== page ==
The accomplishments in Florida A&M’s 124-year history can probably fill a book. However, given the space limitations of this medium few highlights will do. Founded in 1887, FAMU has since proven to be more than just an institution rooted in history, but a powerful movement. In 1984, FAMU offered its first Ph.D. in Pharmacy.
In 1985, under the administration of Frederick S. Humphries, enrollment increased from 5,100 to 12,000 students by the 1989-1999 academic year. More recently, in 2007, President James H. Ammons started more than 22 bachelor’s, master’s and Ph.D. programs. Truth is, there is simply no way to sum up 124 years of what I consider to be greatness. Some might say that HBCUs serve no purpose, but we can all attest to the fact that this is false.
Since the first HBCU, Cheyney University, was founded, HBCUs have been thriving. It is amazing that an institution as great as FAMU started with just 15 students and two instructors in a time when most Americans didn’t believe that the descendants of former slaves deserved to be educated. Shackles and chains once bound people of color. But they were determined that through knowledge they could free their minds. FAMU is a legacy of that determination.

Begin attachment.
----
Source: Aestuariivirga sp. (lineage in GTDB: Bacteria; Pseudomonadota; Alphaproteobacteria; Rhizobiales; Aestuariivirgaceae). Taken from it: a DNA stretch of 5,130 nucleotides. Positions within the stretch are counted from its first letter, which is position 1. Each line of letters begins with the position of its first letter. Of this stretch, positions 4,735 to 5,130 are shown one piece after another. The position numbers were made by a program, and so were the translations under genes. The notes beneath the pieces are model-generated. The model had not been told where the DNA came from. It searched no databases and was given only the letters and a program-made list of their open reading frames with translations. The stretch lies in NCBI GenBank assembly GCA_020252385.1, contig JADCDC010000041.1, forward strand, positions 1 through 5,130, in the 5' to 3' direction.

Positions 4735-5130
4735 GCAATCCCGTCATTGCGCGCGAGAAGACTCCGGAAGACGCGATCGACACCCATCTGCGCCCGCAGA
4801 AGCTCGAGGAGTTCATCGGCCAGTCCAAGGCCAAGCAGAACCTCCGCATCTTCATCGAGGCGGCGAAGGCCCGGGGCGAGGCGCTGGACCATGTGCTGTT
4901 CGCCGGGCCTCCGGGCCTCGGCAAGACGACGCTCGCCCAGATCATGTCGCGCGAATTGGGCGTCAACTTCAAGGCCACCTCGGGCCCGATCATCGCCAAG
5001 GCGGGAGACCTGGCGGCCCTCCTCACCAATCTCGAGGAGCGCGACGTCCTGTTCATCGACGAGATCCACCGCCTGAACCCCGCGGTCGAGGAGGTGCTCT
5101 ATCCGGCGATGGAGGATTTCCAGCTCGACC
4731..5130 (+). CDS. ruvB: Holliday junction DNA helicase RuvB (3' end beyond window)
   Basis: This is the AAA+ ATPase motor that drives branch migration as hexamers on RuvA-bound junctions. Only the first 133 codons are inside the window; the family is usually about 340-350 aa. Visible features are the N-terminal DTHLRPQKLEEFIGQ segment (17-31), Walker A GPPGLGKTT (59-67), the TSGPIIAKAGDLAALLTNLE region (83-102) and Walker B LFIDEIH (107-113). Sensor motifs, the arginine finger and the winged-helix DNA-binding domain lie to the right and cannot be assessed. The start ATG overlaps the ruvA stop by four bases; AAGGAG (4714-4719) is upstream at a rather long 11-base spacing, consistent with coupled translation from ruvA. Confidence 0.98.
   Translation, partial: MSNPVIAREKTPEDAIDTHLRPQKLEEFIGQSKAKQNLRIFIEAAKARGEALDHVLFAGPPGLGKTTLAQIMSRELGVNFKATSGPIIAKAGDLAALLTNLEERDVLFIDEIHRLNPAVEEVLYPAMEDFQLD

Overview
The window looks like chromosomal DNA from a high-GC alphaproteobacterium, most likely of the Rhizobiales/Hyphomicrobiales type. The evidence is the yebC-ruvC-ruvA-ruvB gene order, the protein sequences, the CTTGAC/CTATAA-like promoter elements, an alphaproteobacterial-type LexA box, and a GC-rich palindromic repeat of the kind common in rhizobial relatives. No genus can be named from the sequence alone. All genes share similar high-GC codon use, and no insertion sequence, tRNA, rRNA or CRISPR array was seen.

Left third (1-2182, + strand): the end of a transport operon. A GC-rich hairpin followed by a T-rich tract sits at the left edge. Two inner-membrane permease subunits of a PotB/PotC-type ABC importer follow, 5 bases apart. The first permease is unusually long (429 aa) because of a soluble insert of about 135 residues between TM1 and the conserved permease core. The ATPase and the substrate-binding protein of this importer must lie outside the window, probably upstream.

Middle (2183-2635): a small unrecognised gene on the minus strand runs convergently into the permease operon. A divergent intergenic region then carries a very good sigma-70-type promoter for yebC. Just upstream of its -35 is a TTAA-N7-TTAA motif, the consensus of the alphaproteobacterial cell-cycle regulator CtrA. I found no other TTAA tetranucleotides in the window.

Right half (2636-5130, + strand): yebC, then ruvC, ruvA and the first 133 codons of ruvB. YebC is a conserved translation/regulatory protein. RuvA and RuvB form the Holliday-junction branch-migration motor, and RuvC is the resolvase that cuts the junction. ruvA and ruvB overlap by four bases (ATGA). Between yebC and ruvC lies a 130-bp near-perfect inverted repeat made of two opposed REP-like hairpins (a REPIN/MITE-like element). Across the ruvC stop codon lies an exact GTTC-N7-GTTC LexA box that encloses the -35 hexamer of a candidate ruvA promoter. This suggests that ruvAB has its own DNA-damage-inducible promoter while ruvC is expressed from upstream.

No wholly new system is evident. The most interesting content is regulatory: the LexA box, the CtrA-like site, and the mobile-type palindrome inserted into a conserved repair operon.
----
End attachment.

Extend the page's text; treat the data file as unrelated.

While this is something we all know about FAMU’s history, we must continue to remind ourselves of how we started from nothing and grew into an incubator for generations of black business, cultural, political leaders. The story becomes more dynamic each year.
So where do we go from here?
We can only move forward. The student body should take pride in this celebration as it represents not only a job well done,O but the potential that FAMU has to become better each year. Let us continue to build on this 124-year legacy.
“FAMU yesterday, FAMU today, FAMU forever.”